Feline Immunodeficiency Virus (FIV) Guidelines

The virus is present in large quantities in cat’s saliva & the most common mode of transmission is via bite wounds. Free roaming; entire male cats are at greater risk as they are more likely to become involved in territorial fighting.
Occasionally FIV is passed onto kittens in utero or via their mother’s milk
Cats don’t become infected via mutual grooming but the biting that goes along with mating may pass on the virus.
Your own cats & others outside are at risk of catching this disease there is no cure for FIV, once a cat has it, it’s for life.
If you have an FIV positive cat from a young age they can live for many years following the guidelines below.
The problem we face daily is village or feral cats which have never been vaccinated, often they have had poor diets & a harsh life. Prognosis is therefore poor particularly in older cats we find roaming with the later stage of this disease. Once these cats reach stage three (kidney failure/cancers/repeated infections) we do not have the resources to provide long term treatment & support.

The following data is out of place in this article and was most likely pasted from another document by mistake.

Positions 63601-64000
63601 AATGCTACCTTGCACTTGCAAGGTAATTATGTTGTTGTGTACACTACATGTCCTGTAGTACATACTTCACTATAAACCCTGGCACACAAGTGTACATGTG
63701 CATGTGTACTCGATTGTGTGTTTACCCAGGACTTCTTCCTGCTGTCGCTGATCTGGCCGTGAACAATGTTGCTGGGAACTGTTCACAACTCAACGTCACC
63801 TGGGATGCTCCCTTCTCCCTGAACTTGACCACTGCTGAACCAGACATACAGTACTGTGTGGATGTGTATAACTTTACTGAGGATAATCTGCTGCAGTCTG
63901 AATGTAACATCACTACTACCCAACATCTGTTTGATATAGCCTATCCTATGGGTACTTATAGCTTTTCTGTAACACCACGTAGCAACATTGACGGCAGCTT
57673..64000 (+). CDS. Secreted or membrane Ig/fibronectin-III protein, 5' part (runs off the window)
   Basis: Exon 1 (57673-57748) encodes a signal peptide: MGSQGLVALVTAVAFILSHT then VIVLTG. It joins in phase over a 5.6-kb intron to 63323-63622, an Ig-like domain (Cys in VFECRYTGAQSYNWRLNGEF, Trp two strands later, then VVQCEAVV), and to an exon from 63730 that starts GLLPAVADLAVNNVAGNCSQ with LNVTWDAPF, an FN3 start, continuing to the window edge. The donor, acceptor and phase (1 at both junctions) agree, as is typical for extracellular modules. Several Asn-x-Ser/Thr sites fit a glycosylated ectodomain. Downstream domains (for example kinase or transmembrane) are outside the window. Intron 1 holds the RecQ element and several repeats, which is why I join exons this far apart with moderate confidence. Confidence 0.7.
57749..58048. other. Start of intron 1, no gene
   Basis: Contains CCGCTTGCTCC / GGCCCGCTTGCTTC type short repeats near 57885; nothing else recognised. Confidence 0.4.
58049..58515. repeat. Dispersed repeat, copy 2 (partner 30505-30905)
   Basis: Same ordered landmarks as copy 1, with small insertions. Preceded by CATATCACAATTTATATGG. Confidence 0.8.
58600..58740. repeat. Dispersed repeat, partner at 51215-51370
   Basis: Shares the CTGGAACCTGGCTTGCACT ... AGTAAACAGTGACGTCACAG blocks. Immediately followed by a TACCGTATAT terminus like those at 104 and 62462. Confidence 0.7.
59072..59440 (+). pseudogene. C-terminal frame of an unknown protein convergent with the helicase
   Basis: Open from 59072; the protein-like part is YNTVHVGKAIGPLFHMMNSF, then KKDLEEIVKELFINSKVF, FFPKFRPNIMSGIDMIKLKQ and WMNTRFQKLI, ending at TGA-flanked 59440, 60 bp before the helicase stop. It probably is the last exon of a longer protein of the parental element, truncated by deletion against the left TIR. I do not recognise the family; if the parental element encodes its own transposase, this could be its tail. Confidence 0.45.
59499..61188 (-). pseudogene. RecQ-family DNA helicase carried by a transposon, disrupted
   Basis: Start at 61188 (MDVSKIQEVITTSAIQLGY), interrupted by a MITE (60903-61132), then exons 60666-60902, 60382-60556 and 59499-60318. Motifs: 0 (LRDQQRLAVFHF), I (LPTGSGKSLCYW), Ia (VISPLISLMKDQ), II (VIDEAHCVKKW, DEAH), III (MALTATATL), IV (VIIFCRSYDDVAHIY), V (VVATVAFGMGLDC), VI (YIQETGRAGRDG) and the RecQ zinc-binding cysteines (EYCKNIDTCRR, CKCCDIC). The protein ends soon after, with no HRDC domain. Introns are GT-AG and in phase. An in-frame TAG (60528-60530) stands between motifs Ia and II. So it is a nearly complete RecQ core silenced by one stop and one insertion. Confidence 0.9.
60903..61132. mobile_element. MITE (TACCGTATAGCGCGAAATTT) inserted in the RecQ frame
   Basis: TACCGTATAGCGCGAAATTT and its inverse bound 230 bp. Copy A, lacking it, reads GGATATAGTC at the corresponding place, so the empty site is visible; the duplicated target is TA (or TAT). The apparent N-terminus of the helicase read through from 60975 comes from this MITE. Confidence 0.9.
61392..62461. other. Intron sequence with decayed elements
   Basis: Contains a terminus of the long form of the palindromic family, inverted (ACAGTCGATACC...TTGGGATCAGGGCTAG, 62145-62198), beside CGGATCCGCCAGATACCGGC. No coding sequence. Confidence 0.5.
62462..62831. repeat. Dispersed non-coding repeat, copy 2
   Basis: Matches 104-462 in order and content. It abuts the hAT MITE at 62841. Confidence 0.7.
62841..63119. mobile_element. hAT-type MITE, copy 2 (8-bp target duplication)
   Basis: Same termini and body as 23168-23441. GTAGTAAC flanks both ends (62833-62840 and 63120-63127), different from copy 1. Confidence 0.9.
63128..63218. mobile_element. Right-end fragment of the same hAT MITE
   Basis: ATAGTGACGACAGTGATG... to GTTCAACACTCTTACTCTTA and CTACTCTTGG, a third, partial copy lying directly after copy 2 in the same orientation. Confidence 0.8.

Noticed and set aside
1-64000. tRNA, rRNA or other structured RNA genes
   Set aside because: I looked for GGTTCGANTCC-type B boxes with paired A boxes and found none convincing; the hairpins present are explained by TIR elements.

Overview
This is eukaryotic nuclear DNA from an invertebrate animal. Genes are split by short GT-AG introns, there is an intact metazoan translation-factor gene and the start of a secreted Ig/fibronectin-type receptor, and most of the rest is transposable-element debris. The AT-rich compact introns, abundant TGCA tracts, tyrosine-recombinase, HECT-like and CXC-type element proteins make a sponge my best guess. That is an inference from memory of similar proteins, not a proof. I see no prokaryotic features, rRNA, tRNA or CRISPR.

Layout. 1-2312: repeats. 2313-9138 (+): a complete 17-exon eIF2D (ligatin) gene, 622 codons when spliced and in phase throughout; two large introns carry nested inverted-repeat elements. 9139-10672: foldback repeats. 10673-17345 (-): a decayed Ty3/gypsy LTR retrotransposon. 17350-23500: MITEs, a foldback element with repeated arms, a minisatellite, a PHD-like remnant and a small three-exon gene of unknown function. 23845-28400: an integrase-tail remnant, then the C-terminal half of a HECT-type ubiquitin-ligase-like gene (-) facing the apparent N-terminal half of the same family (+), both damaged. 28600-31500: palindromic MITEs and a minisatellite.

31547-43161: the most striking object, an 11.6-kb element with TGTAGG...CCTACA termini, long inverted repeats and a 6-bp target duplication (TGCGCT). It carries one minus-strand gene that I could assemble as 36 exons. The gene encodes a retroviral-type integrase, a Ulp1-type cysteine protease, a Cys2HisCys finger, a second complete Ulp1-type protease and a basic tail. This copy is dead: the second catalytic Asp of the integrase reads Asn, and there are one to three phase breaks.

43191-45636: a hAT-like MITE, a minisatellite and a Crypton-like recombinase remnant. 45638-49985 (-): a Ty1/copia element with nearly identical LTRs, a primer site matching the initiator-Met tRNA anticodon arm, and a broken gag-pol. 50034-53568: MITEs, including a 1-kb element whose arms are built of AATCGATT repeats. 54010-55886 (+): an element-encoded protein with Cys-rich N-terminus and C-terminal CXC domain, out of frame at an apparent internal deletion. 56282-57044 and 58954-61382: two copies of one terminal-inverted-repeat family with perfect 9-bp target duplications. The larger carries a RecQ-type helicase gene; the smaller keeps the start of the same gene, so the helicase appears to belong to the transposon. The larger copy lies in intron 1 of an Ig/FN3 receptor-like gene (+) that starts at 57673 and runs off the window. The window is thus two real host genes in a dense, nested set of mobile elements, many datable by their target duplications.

In addition we also have a duty to actively try & reduce transmission of this appalling disease & prevent further suffering so sadly where the disease is advanced our policy is to humanely euthanize if a test is positive for FIV or FeLV (Feline Leukaemia Virus).

If you choose to take on a cat with FIV long term you will need to do the following:

  • To limit exposure to disease & potential to infect others including your own cats FIV positive cats must for the rest of their lives be kept indoors & away from neighbourhood or stray cats.
  • If you decide to allow your FIV positive cat to mix indoors with your other cats (some people do) they must all be fully vaccinated & be aware they will still be at risk of catching the disease should they be bitten or scratched.
  • If fit for anaesthetic they must be neutered.
  • Veterinary checks once a month with a blood test to check for infection/kidney function.
  • Maintain parasite control monthly (flea/worm).
  • Ensure that prompt veterinary attention is sought at the first sign of illness or infection.
  • Feed a high quality veterinary diet most require Royal Canin Renal diet at the very least.
  • Use of anti-bacterial & anti-fungal drugs to prevent opportunistic infections.
  • Blood transfusions may be necessary in Stage 3 of FIV.
  • High calorie feed supplements may be necessary in Stage 3 of FIV.
  • Be aware the risk of cancers developing is very high.

For more information see fivcats.com